A chance to take a bite out of the Big Apple
PUBLISHED: 13:48 12 January 2012
A gastronomic quest through New York is a fun way to explore the city
People go to New York for many reasons. On the way there, I had only one thing on my mind: Food.
As I ate my compartmentalised in-flight dinner, I fantasised about all the wonderful things I’d taste. America is a nation of immigrants and New York wears that history well, with culinary fossils all over the city.
I’d summoned the perfect team to find them, too. Two of the four of us who were to meet there were chefs – so I had my own walking, talking food guides.
The Jane Hotel, where I was to stay for the gastronomic weekend, was the ideal setting to get me in the mood for the iconic city. I stepped through the door into 1930s New York, complete with bellhops and gold luggage trolleys that (like the rest of the city I had seen on my way there) seemed straight out of a movie. The super king-sized bed in my suite seemed like a good, American start.
River Café chef
The first stop on our culinary journey was The Spotted Pig. It is a safe bet, really. In a rather circular way, New York’s most recent import is English-style food – all odd meats and fashionable combinations reminiscent of London’s favourite child: St John. April Bloomfield, a Birmingham-born, River Café-schooled chef, is taking the town by storm. I order a burger and a beer and get a nice surprise. I can only just see over the bun as I take a bite and peruse the surroundings. Dark wood, low lighting and a bar with beer pumps make me feel like I’m in London. The burger tastes fine but I can’t help resenting it. I’ve just come from the UK and want something more exotic – plus it is pretty expensive, for a pub.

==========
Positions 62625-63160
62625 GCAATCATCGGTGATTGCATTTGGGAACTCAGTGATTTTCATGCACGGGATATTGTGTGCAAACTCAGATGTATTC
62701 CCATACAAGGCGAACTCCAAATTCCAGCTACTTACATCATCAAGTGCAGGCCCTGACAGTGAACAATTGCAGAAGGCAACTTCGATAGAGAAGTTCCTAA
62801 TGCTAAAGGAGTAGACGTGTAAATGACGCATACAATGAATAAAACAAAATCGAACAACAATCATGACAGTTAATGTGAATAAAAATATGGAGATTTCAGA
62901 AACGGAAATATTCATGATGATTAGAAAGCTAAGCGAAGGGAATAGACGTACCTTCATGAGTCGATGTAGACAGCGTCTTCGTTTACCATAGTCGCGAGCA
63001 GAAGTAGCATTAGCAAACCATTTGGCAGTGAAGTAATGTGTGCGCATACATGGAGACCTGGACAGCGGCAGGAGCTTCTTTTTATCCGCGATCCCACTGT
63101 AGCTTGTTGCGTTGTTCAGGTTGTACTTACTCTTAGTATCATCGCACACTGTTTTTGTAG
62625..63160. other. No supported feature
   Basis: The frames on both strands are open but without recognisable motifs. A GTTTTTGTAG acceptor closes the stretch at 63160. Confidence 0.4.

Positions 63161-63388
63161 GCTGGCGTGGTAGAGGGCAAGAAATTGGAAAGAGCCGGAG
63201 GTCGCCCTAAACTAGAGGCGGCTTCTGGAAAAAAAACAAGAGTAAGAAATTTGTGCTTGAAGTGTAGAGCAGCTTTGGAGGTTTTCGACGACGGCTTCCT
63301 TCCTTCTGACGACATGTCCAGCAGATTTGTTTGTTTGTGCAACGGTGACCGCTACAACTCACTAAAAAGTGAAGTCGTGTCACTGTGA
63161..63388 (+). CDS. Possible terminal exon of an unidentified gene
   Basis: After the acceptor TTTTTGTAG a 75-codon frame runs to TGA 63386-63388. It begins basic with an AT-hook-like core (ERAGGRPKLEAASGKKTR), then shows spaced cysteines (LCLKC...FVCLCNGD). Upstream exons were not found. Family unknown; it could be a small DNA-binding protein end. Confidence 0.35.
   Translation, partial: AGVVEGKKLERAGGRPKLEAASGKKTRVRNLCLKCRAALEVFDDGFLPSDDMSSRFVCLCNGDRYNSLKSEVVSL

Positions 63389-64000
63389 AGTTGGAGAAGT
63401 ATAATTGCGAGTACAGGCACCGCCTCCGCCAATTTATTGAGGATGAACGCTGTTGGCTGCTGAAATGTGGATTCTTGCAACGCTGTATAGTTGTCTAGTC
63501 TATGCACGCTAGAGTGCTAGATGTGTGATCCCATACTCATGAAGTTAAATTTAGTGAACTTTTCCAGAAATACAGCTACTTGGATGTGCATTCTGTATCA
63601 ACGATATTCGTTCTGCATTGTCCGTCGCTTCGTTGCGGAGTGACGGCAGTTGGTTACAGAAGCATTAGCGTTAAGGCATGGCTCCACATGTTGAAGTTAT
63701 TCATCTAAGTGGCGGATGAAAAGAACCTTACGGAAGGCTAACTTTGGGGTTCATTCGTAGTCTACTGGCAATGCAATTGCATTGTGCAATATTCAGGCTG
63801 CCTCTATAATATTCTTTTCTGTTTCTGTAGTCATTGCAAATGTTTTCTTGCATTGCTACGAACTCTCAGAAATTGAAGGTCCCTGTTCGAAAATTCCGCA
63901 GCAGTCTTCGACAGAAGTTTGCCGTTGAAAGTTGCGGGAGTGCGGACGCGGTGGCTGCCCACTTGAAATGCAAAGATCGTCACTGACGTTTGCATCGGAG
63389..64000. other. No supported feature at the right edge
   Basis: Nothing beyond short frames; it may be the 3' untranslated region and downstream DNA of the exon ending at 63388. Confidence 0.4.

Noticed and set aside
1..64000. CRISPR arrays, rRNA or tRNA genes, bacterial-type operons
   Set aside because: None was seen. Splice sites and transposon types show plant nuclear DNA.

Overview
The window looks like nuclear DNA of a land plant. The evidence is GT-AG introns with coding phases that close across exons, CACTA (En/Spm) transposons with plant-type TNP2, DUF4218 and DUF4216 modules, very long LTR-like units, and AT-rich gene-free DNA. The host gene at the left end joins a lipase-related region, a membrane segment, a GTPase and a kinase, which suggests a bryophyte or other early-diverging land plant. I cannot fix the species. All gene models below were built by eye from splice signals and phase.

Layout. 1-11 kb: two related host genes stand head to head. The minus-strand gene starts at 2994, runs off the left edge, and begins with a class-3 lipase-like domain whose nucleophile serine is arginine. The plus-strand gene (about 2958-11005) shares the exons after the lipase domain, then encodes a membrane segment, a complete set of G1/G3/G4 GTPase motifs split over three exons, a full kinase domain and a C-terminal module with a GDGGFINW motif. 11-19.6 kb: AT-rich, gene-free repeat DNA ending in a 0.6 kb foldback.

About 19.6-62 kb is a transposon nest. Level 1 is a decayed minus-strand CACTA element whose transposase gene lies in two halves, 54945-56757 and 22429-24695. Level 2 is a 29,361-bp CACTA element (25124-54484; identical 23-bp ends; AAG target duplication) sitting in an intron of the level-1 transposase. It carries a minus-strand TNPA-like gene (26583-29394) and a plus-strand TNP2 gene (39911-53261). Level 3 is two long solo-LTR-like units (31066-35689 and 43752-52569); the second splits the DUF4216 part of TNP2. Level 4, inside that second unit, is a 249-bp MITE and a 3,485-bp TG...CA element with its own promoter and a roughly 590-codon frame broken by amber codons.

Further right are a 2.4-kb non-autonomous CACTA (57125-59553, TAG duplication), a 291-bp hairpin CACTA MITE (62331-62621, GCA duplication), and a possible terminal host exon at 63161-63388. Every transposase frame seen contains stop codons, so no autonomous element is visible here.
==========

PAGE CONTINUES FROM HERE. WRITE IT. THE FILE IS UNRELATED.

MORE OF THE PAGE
The next morning brings a salty pretzel from a street vendor accompanied by a walk around Central Park and half an hour snapping pictures of the Guggenheim. Packed in between the slick houses of therapists which line the park, it stands like it knows how good it is. Entry to the gallery comes at a price and the coachloads of people piling in make it look like a pointless exercise. But the structure can be admired for free inside and out.
Dumbstruck by Frank Lloyd Wright’s creation, I am bundled into an infamous yellow cab and down to Chinatown. Frank, the only other non-chef in our party, makes the first suggestion. It’s a place called Prosperity Dumpling where you can buy those vinegary Chinese treats for just $1. My tummy rumbles. We get out of the car at the door, which is the beginning of the queue. It’s lunchtime, you see, and we are not the only ones who know about this little gem. Once we get into the tiny shopfront, I order two portions of pork and sage – spotting a huge pan that almost takes up the tiny kitchen behind the rather grumpy owner, who is working the till. ‘What is that?’ asks my chef friend. ‘Sesame Pancake,’ answers the man, unimpressed. ‘We’ll take four pieces,’ I say. Three dollars each later and we’re sat out on the sidewalk sucking air into our mouths to counter the hot, tasty, parcels. So tasty and so cheap, we repeat in a very English way, while a fresh queue forms behind us.